At first, traditional banks ignored the new-age financial tech companies. Then they dissed them. And now they are joining them.
In the next five years, almost 50% of the world’s financial services are planning to acquire fintech startups, according to a report by PricewaterhouseCoopers LLP. Collaborations, too, are expected to increase, with eight out of 10 companies waiting to partner with these new players, the report added.
Some 67% of senior Indian financial sector executives believe their business is at risk following the rise of fintech firms, and 95% of them were willing to explore partnership with them, a separate report by PwC released this April revealed.
And it has already begun.
On July 27, Axis Bank, the country’s third-largest private sector lender, acquired FreeCharge, a payments application and mobile-wallet company, for Rs385 crore ($60 million). This is the first such deal in the sector, potentially setting off more such transactions in the future, believe experts.
Axis Bank’s buying of FreeCharge from e-commerce firm Snapdeal will bolster the lender’s position in the payments space, giving it access to the e-wallet’s 50 million customers. The bank’s customer base could now more than double from the existing 40 million.
“We want to use digital payments as an entry point for these customers and, thereafter, help them open an account with us,” Rajiv Anand, Axis Bank’s executive director for retail banking, told Quartz.
The size of the Indian e-wallet industry is likely to shoot up from Rs154 crore in 2015-16 to Rs30,000 crore by 2021-22. Not surprisingly then, FreeCharge had other suitors, too, such as other fintech firms like Paytm, PayU, and MobiKwik, besides e-commerce major Flipkart.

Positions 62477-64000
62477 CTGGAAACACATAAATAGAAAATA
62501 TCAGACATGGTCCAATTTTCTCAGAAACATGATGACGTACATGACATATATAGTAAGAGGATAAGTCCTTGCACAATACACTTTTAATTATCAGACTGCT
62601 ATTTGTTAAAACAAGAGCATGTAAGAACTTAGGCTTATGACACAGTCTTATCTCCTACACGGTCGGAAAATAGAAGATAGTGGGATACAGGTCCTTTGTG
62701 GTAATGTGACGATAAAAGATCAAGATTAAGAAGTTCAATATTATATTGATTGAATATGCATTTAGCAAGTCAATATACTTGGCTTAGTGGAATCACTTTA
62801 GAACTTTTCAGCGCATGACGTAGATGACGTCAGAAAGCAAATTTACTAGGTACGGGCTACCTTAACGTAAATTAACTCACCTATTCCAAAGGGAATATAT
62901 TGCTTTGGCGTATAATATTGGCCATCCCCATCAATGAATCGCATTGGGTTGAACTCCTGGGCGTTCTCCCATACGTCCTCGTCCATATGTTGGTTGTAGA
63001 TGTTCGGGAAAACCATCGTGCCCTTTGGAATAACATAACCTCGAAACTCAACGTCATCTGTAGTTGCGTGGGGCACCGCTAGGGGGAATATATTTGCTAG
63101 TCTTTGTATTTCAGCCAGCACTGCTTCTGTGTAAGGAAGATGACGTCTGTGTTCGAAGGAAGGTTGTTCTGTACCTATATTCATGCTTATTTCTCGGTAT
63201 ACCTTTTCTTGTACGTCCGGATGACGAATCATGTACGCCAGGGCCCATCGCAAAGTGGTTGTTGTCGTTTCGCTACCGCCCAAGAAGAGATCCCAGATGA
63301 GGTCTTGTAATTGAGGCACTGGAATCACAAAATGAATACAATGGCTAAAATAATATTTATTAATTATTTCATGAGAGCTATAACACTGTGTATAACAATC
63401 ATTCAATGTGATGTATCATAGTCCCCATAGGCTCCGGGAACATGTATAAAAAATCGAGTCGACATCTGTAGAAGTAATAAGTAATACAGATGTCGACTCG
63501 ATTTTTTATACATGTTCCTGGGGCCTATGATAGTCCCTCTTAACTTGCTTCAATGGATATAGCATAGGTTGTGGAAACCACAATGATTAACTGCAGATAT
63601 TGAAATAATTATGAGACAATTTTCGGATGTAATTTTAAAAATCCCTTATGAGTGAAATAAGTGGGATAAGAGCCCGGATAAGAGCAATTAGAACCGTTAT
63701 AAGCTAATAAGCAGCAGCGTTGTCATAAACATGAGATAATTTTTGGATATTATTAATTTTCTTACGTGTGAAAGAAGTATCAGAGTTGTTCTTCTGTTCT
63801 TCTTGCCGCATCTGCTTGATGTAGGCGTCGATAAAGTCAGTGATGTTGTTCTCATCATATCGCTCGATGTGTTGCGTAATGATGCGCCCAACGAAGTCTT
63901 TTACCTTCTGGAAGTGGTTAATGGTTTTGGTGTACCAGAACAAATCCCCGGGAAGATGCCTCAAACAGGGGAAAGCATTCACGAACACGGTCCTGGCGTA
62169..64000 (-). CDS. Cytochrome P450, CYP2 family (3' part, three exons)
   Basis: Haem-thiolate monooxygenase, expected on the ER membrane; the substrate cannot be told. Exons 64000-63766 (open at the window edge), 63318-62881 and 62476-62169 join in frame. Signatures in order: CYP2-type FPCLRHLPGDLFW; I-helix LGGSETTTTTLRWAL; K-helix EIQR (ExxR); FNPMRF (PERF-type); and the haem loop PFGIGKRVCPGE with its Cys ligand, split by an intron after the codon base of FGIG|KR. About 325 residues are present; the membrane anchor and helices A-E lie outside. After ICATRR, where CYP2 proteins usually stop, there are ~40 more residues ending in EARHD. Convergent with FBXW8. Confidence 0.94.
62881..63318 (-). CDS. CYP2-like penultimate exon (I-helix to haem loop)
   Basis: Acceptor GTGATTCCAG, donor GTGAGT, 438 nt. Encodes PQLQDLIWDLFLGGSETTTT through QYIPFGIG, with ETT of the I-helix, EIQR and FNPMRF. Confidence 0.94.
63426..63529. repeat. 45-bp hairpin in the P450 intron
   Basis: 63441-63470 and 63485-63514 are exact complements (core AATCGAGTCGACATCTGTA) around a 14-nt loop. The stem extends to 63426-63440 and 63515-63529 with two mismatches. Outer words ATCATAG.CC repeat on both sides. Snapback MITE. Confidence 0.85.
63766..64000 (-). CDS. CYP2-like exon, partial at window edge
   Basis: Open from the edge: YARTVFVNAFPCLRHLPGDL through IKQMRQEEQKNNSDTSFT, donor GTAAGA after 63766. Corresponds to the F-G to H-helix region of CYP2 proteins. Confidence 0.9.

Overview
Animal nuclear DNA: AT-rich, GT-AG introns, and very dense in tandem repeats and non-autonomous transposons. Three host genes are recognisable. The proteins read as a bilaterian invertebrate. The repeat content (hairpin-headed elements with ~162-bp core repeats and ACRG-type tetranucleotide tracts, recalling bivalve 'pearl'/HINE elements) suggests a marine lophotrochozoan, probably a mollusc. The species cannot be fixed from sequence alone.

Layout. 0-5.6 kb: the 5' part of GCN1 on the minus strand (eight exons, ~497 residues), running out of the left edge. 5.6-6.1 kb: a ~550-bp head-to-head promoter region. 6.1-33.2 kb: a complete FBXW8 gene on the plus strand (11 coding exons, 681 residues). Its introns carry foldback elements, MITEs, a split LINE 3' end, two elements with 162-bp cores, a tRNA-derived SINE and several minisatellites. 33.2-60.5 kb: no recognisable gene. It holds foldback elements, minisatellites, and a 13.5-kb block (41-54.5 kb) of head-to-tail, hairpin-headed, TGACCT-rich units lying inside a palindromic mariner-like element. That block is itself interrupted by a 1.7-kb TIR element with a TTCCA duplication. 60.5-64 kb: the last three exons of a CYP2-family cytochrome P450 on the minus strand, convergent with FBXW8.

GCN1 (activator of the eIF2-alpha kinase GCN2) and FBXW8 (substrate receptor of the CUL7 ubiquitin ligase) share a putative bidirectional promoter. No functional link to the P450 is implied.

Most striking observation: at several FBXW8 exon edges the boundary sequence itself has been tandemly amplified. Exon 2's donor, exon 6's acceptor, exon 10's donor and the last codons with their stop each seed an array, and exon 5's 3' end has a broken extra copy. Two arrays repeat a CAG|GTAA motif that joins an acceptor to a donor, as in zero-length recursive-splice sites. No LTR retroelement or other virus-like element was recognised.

So Axis Bank now gains access to a set of young, digitally savvy users, a segment that has been a key focus area for lenders. This acquisition comes at a time when the number of smartphones in the country has increased rapidly and more customers are opting for e-payments, even as internet penetration expands dramatically.
It also makes sense for the bank as the overheads of setting up branches can be avoided.
Fintech companies have been credited with building new payments categories such as mobile wallets, peer-to-peer lending, and online loans—something the old banks failed to do. Now, the incumbents have no choice but to either quickly adapt or collaborate with the disruptors.
“The database is the most precious element in such businesses. If you collaborate with someone, no one gives you the data because that is their asset,” explained Abhizer Diwanji, partner and national leader—financial services, EY India. “In India, data is scarce and so companies are willing to put a premium on it. So banks will be willing to pay a price for a company that has a substantial customer base and has done some data analytics. Therefore, initially we will see more acquisition which will later change to collaborations.”
The banking regulator, too, has been prodding lenders to tie-up with fintech players.
Axis Bank is first off the block.